Major depressive disorder (MDD), most often known as depression, is a mental disorder that is not categorized as the feelings of sadness that we get once in a while. Those with depression have an extremely low self-esteem and mood. They often lose interest in activities they once enjoyed. Findings show that depression is amongst the vitamin D deficiency symptoms in women.
A few studies show that inadequate vitamin D levels may increase the risk of developing depression.
Vitamin D facilitates in the production of serotonin, a neurotransmitter that is related to our mood. Women with lower serotonin levels have mood disorder symptoms such as MDD and seasonal affective disorder (SAD).
Researchers have found that women who live in northern latitudes and use lots of sun screen may not be getting enough sun exposure. The amount of sun is also limited in the winter months. When sun rays are limited, the skin is not able to synthesize enough vitamin D and this may lead to vitamin D deficiency symptoms.
Other ways that vitamin D may work are by reducing the risk of certain diseases that may trigger depression. These diseases include cardiovascular disease, several types of cancers, and multiple sclerosis. It can also reduce the production of cytokines. Cytokines are proteins that promote inflammation and are a possible risk factor for depression.
Women can ingest more vitamin D-rich foods or expose themselves to more sunlight if they believe that they may be experience vitamin D deficiency symptoms. Vitamin D supplements may also seem to be a good way to prevent or fight depression. However, the start of treatment or supplements may cause side effects to certain women. It is advisable to contact your local health provider or physician to assess your health and they will be able to find a treatment that is most suitable for your body.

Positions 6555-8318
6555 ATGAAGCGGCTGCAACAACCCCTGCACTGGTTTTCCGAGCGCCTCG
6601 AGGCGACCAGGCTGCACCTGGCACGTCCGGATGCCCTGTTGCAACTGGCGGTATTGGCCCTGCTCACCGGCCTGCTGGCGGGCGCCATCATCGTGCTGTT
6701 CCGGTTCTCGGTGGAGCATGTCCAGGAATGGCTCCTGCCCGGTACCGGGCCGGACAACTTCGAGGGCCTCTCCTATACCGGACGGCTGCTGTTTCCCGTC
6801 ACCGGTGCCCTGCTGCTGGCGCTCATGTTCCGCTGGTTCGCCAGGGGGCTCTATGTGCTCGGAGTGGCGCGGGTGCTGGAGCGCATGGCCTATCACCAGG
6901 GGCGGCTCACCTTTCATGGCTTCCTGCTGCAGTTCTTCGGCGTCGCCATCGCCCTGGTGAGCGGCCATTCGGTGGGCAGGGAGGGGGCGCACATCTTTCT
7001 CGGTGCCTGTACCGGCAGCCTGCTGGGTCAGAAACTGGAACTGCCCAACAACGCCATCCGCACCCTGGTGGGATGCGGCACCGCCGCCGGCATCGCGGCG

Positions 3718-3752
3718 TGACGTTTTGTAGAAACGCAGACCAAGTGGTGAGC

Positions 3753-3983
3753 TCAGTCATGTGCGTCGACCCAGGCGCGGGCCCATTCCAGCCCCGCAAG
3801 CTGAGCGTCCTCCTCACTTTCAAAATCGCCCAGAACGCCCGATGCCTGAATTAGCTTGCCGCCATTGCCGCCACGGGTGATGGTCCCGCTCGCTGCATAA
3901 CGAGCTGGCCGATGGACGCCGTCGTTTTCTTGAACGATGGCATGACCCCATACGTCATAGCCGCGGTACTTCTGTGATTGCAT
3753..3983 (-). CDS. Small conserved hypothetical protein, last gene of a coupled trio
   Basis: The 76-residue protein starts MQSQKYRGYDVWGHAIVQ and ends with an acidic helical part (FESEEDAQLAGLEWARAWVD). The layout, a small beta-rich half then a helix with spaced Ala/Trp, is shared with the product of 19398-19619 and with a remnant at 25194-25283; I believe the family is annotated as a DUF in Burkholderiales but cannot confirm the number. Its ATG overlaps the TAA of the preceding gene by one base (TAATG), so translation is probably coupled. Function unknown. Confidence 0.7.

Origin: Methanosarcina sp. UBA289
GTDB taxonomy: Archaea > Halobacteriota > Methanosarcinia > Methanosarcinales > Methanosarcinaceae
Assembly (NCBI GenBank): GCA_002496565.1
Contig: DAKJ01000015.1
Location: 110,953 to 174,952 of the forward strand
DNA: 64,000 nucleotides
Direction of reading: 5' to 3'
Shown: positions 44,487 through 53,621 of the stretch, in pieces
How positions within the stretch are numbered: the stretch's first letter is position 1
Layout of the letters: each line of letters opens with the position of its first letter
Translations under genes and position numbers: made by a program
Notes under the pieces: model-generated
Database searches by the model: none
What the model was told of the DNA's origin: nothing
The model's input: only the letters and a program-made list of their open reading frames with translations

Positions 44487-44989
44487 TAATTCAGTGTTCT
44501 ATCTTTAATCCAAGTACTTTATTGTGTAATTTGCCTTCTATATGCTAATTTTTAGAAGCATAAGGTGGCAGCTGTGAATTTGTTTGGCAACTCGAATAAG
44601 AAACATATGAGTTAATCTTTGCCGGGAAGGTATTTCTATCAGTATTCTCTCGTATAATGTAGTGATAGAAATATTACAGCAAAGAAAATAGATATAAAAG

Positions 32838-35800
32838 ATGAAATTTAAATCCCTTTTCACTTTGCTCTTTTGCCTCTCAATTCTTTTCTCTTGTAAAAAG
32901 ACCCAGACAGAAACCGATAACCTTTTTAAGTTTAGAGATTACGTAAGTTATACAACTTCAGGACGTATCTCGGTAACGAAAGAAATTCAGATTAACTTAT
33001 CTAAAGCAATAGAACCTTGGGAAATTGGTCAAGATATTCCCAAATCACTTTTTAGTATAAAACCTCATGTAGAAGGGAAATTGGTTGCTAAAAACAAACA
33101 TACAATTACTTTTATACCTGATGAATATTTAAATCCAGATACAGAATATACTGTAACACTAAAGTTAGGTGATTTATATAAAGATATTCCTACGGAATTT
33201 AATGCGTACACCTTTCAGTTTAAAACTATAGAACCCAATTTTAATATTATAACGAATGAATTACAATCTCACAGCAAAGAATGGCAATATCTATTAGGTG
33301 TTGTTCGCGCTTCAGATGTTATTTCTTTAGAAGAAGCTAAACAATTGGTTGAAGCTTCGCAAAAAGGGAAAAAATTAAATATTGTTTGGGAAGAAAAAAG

Nutrition is often correlated with hair loss in women, but there have been a lot buzz circulating around on how hair loss is not a vitamin D deficiency symptom. However, a few recent studies have shown efficient hair growth for cancer patients and the prevention of hair loss due to stress by either increasing vitamin D levels in the body or by applying vitamin D treatment onto the scalp.
One of the world’s most prominent hair and scalp specialists and director of the International Association of Trichologists, David Salinger, has concluded that there is enough proof that hair loss is a vitamin D deficiency symptom in women.
As many know, lots of stress may be correlated with hair loss. A substance that may harm the hair follicles, causing the hair to fall out, is neuropeptide Substance P, otherwise known as SP for short. An increase in neuropeptide Substance P can promote the inflammation of nerve cells around the hair follicle, leading to hair loss.
It is possible to prevent the effects of substance P by vitamin D. Vitamin D may be obtained from exposure to the sun.
Neuropeptide substance P is also released from sensory nerve fibers in the skin after individuals are exposed to ultra violet rays. Therefore, individuals hoping to combat hair loss due to stress may find it helpful to get their vitamin D by getting a reasonable dosage of sunlight of around 15 minutes a day, depending on the strength of the sun rays. Other studies have shown that cancer patients who have lost their hair due to chemotherapy have found success in stimulating the growth and recovery of their hair by applying vitamin D serums and ointments directly onto their scalps.
Vitamin D can prevent hair loss due to stress and help with the growth of hair in cancer patients. Women who experience hair loss as a vitamin D deficiency symptom may find it helpful to increase their exposure to sunlight.